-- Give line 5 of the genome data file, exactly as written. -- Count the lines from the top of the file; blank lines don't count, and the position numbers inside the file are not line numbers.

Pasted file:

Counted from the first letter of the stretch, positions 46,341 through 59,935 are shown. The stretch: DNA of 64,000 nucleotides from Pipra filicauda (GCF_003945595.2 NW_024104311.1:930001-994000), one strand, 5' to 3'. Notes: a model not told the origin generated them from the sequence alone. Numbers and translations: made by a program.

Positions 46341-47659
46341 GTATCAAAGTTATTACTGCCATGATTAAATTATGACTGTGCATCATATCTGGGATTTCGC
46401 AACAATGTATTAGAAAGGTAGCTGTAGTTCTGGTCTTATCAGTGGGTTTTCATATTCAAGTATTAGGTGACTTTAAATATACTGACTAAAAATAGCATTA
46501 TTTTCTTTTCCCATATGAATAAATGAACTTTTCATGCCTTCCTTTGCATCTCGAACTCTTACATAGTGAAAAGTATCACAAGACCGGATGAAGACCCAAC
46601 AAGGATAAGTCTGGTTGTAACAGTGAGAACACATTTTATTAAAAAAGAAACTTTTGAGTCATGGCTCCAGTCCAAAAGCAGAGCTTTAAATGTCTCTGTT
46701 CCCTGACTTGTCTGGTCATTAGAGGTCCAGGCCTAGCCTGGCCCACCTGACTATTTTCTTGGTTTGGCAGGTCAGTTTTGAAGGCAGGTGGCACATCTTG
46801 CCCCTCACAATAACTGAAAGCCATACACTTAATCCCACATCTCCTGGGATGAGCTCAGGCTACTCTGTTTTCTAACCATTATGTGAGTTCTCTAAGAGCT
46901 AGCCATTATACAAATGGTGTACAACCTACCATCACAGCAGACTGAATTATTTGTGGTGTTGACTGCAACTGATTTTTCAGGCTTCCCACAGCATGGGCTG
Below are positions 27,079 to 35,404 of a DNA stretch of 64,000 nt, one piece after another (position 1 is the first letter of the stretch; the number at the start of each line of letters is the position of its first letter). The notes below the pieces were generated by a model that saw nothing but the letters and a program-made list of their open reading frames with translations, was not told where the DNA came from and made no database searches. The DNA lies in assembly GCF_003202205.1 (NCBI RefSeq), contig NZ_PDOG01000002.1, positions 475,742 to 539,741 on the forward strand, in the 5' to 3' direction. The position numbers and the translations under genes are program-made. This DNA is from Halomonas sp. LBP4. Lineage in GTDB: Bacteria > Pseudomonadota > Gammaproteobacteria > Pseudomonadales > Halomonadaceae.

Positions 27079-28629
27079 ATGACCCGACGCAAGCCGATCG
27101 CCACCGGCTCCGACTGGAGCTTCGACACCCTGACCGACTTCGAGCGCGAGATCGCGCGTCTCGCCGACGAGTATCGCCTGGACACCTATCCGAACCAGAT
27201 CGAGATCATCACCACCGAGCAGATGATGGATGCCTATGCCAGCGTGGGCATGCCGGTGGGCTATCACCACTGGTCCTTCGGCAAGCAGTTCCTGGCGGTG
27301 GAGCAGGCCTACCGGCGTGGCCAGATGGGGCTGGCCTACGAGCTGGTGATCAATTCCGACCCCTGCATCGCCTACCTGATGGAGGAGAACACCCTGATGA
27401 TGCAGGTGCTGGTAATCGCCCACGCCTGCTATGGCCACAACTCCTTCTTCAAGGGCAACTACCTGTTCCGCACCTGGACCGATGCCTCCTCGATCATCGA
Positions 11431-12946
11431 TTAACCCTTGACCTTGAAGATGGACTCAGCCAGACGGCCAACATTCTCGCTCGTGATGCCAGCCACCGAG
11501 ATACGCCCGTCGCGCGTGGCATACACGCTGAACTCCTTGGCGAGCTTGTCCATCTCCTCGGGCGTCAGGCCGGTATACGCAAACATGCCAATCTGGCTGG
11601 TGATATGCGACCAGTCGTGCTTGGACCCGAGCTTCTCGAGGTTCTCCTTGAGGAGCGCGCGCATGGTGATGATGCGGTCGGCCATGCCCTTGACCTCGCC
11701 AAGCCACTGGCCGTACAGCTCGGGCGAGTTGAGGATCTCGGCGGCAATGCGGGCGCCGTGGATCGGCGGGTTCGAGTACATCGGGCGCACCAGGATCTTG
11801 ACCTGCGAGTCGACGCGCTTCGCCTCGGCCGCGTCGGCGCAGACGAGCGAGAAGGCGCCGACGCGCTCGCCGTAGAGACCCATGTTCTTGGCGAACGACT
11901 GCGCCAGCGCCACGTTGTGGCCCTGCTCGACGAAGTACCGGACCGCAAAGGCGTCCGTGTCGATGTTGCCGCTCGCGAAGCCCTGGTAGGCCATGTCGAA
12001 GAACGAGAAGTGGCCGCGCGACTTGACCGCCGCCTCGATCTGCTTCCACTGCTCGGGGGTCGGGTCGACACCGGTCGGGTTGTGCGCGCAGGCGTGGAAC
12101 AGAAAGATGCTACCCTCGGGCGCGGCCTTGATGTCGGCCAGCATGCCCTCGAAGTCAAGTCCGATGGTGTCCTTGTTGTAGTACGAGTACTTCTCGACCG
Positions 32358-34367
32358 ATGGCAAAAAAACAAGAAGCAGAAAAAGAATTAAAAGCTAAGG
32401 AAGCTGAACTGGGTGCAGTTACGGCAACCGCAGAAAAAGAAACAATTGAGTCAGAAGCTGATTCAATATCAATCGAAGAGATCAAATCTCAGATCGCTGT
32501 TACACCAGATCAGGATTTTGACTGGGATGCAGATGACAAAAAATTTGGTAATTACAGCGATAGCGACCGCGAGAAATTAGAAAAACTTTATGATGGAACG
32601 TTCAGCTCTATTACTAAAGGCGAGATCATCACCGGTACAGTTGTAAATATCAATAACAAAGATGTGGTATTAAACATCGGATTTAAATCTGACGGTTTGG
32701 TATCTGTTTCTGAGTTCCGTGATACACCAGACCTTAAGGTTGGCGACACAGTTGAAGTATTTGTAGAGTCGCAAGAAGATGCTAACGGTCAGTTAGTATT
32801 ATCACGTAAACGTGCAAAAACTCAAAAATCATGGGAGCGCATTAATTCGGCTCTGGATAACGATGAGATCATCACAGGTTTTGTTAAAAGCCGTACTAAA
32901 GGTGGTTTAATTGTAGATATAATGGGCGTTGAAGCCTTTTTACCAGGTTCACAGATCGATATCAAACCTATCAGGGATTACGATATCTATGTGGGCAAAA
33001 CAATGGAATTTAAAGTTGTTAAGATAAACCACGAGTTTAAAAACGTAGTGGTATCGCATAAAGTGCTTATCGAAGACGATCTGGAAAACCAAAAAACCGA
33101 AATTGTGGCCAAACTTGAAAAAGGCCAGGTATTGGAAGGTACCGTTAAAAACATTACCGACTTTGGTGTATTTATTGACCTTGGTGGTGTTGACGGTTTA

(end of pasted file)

46501 TTTTCTTTTCCCATATGAATAAATGAACTTTTCATGCCTTCCTTTGCATCTCGAACTCTTACATAGTGAAAAGTATCACAAGACCGGATGAAGACCCAAC